June 1, 2018
Will retail continue to be disrupted as long as online trading is a booming industry? Ann Morhauser, founder of the table glassware line Annieglass, tells us about the phenomenon that is experiential retail and how she manages to be both an artist and entrepreneur.
“This was my solution to the disruption of the retail chain—experiential retail.” - Ann Morhauser
Three Things We Learned
- Everyone is killing—not really—the retail industry
Since the concept of online shopping took root in our everyday lives, independent retailers have had a rough time selling their products. Millennials have a huge part to play in all this. But the good news is, eleven million or so of them are getting married, and that means lots of orders for Annieglass and other retailers.
- Experiential retailing is the future
In order to boost the otherwise curtailed retail chain, many retailers have begun to adopt the marketing tool that is called experiential retailing. This is done by drawing in potential customers through offers of experiencing products firsthand. The interactive vibe of this strategy has even startlingly resulted to millennials wanting to get wed in shops—a major win, really.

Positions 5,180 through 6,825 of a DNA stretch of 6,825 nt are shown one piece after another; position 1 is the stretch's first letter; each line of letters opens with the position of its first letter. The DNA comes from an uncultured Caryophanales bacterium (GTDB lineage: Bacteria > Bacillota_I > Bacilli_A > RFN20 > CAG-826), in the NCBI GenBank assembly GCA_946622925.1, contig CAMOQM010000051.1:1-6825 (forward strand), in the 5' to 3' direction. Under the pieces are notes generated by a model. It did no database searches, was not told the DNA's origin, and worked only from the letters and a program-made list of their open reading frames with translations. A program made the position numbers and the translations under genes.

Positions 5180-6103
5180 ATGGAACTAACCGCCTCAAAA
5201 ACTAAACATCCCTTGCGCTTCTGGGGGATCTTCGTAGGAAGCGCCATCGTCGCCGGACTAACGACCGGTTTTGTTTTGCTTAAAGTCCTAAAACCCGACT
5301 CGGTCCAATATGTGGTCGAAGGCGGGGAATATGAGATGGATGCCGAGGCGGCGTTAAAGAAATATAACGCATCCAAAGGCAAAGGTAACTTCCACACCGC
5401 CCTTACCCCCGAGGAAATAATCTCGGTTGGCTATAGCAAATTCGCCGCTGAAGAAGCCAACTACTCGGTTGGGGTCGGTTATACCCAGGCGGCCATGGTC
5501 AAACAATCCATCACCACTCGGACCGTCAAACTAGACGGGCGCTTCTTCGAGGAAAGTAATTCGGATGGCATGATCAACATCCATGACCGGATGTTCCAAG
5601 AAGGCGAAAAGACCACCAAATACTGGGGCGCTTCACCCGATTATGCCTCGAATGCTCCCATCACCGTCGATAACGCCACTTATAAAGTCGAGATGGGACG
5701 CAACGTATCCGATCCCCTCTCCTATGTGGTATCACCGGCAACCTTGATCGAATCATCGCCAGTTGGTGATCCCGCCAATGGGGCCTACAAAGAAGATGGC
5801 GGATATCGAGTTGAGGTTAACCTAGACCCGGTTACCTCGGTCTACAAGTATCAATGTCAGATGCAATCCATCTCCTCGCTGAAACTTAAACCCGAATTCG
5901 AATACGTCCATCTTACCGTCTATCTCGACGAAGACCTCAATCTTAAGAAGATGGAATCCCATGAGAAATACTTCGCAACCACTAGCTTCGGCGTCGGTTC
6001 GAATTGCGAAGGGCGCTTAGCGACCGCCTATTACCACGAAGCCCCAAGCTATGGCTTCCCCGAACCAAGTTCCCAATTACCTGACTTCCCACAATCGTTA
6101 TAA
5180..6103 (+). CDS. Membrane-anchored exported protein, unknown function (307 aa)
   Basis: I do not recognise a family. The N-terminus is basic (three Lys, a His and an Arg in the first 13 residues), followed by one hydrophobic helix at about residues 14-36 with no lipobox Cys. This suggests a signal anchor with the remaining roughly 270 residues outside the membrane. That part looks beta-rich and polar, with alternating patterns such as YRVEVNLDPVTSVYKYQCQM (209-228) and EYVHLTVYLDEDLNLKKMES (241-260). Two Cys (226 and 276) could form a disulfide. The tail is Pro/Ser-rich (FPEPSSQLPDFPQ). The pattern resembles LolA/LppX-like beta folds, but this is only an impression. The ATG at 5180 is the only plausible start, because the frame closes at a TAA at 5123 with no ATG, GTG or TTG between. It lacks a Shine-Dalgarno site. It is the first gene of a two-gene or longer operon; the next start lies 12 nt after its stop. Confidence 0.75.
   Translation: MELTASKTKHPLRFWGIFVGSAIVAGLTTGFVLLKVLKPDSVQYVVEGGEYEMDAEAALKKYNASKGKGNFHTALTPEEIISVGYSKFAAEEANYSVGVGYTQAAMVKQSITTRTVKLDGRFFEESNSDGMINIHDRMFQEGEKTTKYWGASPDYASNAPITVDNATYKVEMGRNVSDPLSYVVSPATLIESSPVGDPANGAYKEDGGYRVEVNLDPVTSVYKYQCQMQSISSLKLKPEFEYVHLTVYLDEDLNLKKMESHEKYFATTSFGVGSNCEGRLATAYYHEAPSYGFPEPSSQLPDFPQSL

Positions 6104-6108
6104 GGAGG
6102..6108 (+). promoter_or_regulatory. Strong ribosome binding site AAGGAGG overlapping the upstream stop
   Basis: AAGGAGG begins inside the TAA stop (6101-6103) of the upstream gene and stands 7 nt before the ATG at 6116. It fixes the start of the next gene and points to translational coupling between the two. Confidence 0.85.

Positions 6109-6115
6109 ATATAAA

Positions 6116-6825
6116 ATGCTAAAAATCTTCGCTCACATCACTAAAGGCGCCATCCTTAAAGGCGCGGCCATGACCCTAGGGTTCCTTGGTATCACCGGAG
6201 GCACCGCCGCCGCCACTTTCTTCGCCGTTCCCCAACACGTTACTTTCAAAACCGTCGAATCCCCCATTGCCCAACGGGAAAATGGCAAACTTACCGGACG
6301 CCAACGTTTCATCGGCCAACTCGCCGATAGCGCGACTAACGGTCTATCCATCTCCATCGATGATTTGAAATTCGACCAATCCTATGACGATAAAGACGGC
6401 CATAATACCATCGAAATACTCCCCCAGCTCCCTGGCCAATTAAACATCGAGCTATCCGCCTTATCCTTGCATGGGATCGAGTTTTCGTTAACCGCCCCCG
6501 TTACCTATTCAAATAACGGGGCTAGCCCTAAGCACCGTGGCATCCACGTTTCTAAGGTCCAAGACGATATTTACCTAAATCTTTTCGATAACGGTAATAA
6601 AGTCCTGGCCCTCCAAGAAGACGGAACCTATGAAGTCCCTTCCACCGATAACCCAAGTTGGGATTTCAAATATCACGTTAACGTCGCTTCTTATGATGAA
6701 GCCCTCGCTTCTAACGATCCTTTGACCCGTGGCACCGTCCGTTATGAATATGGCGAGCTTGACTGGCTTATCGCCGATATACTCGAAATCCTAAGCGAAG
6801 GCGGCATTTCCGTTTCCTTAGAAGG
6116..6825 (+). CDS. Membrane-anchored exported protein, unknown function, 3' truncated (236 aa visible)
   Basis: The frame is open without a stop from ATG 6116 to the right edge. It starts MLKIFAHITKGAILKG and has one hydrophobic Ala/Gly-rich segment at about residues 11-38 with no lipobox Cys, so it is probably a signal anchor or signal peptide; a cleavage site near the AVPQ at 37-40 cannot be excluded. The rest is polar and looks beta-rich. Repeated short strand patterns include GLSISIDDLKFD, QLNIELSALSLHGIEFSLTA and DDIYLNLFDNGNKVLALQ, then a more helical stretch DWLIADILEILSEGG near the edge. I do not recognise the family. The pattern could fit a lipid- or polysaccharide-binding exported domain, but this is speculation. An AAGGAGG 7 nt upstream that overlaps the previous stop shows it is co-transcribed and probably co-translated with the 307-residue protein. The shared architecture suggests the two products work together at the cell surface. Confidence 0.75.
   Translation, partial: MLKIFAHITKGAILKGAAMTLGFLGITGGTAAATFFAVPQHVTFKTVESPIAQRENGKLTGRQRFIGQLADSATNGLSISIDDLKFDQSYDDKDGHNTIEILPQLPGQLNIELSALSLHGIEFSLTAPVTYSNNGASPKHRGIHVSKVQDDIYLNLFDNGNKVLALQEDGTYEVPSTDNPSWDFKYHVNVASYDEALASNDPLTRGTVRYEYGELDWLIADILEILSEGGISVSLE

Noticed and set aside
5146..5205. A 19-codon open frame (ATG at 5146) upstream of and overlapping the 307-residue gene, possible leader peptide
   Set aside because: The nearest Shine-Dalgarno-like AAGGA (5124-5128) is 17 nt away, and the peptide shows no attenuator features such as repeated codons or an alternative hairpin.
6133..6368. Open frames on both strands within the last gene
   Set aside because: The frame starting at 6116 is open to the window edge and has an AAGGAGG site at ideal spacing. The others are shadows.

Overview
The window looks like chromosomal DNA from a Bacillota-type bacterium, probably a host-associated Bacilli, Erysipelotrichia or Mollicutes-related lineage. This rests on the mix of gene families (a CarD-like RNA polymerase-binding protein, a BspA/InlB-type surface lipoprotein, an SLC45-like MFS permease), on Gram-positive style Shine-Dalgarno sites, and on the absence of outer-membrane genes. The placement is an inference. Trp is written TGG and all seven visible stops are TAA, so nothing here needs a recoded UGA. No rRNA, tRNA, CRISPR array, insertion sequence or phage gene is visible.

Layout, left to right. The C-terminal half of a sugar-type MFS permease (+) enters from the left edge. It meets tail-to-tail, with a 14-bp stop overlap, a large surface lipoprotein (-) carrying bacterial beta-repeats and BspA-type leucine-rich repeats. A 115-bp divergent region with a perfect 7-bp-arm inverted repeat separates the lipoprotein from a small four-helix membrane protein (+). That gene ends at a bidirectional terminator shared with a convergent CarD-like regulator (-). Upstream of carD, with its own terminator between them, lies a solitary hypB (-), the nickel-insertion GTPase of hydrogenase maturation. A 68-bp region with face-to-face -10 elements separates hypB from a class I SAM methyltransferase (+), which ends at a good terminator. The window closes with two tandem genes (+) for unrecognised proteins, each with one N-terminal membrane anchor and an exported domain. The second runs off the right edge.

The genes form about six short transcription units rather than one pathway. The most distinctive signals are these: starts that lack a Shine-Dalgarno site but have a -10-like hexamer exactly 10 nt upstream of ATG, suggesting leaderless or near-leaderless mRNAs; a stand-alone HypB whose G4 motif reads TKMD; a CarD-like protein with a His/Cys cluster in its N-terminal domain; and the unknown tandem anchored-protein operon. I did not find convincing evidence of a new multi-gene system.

- Practicing one’s passion for business is a sure way to prevent boredom
Annie says that on top of being business-minded, she’s both an artist and a manufacturer. Always wanting to be occupied, she highly enjoys her work, even when it’s difficult to thrive.
No business line is going to stay on top forever. What’s important is that entrepreneurs can find better ways to market their products and services. Annie has this basic step down, and she’s masterfully crafted a method to keep her business running.
Ann Morhauser is the founder of Annieglass, a highly successful line of glass tableware sold through the finest luxury stores and resorts in the nation. Handcrafting her products in Northern California since 1983, Ann developed her company throughout the years to become one of the largest and most successful American glass studios. By combining skills as a designer, artisan, and businesswoman, Ann has been able to build a highly regarded brand as well as a successful company. Ann ’s work is in the collections of such noted museums as the Smithsonian American Art Museum and the Luce Foundation Center for American Art in Washington, DC; the Gallery of Modern Art in Glasgow, Scotland; and the Corning Museum of Glass in Corning, New York. Ann has accomplished something rare: crossing over into the commercial world while tenaciously retaining her fine art approach. In 2003 she celebrated twenty years as a mass producer — by hand — of sculptural glassware.